Search Results

You are looking at 1 - 10 of 14 items for :

  • Forecasting techniques x
  • Monthly Weather Review x
  • Plains Elevated Convection At Night (PECAN) x
  • All content x
Clear All
Stacey M. Hitchcock and Russ S. Schumacher

front ( Schumacher 2017 , and citations therein). In both cases, cloud layer winds can lead to cell motion parallel to the boundary and training/back-building. Corfidi et al. (1996) developed a technique to forecast the instances of back-building or quasi-stationary convection using the mean cloud layer wind and the (negative of) the LLJ. This was expanded to forecast forward propagation in Corfidi (2003) . In a conceptual model in Corfidi (2003) , the gust front is thought to elongate in the

Restricted access
Hristo G. Chipilski, Xuguang Wang, and David B. Parsons

algorithm framework, this paper also highlights a spectrum of additional algorithm applications relevant for bore research and operational forecasting of nocturnal storms. Generally speaking, these algorithm applications can be utilized in two different ways. The first pertains to the verification of numerically simulated convective outflow boundaries. With the advance of convection-allowing NWP models, object-based verification techniques like the Method for Object-Based Diagnostic Evaluation (MODE

Full access
Samuel K. Degelia, Xuguang Wang, and David J. Stensrud

, . 10.5065/D64M92RG Wei , M. , Z. Toth , R. Wobus , and Y. Zhu , 2008 : Initial perturbations based on the ensemble transform (ET) technique in the NCEP global operational forecast system . Tellus , 60A , 62 – 79 , . 10.1111/j.1600-0870.2007.00273.x Weisman , M. L. , C. Davis , W. Wang , K. W. Manning , and J. B. Klemp , 2008 : Experiences with 0–36-h explicit convective forecasts with the

Full access
Aaron Johnson, Xuguang Wang, Kevin R. Haghi, and David B. Parsons

different initialization times before bore formation, but to a lesser degree than compared to an initialization after bore formation. Recent studies have begun to use dual-resolution ensemble data assimilation techniques to provide a higher-resolution single analysis than the resolution of the ensemble members ( Wang and Wang 2017 ; Lu et al. 2017 ). Short-term forecasts initialized after bore formation may require such a data assimilation system in order to efficiently provide a higher

Full access
Matthew D. Flournoy and Michael C. Coniglio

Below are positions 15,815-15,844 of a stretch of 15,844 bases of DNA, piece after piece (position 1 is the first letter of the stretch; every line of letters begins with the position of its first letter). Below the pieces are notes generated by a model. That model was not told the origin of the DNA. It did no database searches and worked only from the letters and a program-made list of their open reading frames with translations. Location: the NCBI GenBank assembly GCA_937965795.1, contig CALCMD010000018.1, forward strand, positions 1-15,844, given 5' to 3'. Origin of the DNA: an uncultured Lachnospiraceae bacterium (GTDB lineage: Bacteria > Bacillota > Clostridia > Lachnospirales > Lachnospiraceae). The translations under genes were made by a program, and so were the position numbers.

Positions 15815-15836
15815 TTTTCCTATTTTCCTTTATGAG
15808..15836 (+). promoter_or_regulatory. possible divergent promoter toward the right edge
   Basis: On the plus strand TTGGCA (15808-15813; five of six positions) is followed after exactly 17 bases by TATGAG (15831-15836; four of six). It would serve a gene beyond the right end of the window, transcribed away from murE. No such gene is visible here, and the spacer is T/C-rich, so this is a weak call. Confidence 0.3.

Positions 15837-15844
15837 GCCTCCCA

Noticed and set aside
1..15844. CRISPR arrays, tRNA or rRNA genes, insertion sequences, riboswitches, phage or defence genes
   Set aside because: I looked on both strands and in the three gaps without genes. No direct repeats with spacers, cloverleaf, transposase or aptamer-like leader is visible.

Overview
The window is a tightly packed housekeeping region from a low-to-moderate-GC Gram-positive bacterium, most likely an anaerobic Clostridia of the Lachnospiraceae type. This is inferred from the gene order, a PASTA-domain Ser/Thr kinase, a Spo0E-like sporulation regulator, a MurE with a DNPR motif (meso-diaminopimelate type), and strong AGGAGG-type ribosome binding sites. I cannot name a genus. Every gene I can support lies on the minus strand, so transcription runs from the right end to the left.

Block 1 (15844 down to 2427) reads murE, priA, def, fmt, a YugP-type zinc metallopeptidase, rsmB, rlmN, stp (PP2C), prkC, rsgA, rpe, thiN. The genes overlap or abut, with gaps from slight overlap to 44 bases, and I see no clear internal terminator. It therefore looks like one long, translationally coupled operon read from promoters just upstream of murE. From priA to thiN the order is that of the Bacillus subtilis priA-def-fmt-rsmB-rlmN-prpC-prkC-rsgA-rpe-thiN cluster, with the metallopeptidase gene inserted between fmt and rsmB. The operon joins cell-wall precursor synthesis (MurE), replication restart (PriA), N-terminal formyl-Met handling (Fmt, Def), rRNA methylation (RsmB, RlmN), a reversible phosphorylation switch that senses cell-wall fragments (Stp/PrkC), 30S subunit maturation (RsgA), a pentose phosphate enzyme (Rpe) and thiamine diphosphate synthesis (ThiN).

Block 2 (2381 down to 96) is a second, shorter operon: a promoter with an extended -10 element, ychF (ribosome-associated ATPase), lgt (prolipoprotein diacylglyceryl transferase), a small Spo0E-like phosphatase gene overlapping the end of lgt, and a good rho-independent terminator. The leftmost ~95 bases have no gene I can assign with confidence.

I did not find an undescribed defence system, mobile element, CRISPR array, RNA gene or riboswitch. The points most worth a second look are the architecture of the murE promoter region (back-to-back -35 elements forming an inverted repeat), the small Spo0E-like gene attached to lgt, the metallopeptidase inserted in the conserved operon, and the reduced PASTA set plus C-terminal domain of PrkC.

of kilometers and minutes, and can develop very quickly within QLCSs ( Mahale et al. 2012 ; Newman and Heinselman 2012 ). Because of this, forecasting severe wind associated with mesovortices is a difficult problem, and the study of both (i) synoptic conditions conducive for the development of mesovortices and (ii) mechanisms forcing mesovortex genesis in QLCSs remain active areas of research. Given favorable thermodynamic conditions, 15–20 m s −1 of line-normal vertical wind shear in the

Full access
J. W. Wilson, S. B. Trier, D. W. Reif, R. D. Roberts, and T. M. Weckwerth

: Observation of dual slantwise circulations above a cool undercurrent in a mesoscale convective system . Quart. J. Roy. Meteor. Soc. , 136 , 354 – 373 , . 10.1002/qj.582 Bunkers , M. J. , B. A. Klimowski , J. W. Zeitler , R. L. Thompson , and M. L. Weisman , 2000 : Predicting supercell motion using a new hodograph technique . Wea. Forecasting , 15 , 61 – 79 ,<0061:PSMUAN>2.0.CO;2 . 10

Full access
Rachel L. Miller, Conrad L. Ziegler, and Michael I. Biggerstaff

2013 ). Nocturnal MCSs contribute to the well-established nocturnal precipitation maximum over the central United States during the summer months ( Maddox 1980 ; Carbone and Tuttle 2008 ; Wallace 1975 ). Achieving broad improvements in human and numerical forecasts of the formation, evolution, and intensity of nocturnal MCSs (e.g., as discussed by Ziegler 1999 ) continues to present considerable challenges, although there has been substantial recent progress in observing and modeling MCSs

Free access
Stacey M. Hitchcock, Russ S. Schumacher, Gregory R. Herman, Michael C. Coniglio, Matthew D. Parker, and Conrad L. Ziegler

1. Introduction Mesoscale convective systems (MCSs) play a critical role in the warm season nocturnal precipitation maximum over the U.S. Great Plains region (e.g., Wallace 1975 ; Maddox 1980 ; Fritsch et al. 1986 ; Carbone et al. 2002 ). These systems provide essential rainfall, but are often associated with severe weather ( Jirak et al. 2003 ; Maddox 1980 ). Despite its frequency and importance, nocturnal convection is not particularly well forecast in numerical models ( Davis et al

Full access
Matthew D. Parker, Brett S. Borchardt, Rachel L. Miller, and Conrad L. Ziegler

kt (1 kt ≈ 0.5144 m s −1 ), or ≈26 m s −1 ] in northeastern Kansas and western Missouri, including several estimated gusts exceeding 30 m s −1 ( Fig. 1 ). Horgan et al. (2007) discussed the substantial challenges of severe wind forecasting in this scenario. One testable hypothesis is that the 25–26 June MCS remained elevated and lacked a substantial surface cold pool. In such a case, severe winds might result either from the lifting and subsequent descent of air parcels within the near

Free access
David M. Loveless, Timothy J. Wagner, David D. Turner, Steven A. Ackerman, and Wayne F. Feltz

. 2017 ) field campaign took place from 1 June to 15 July 2015 in the central United States. The designated PECAN domain was northern Oklahoma, Kansas, and southern Nebraska, but observations were taken as far north as South Dakota and as far east as Indiana. PECAN was designed to advance the scientific understanding and forecast skill of the processes that initiate and maintain elevated nocturnal convection in the Great Plains, and one of the focal points of the campaign was gaining a better

Full access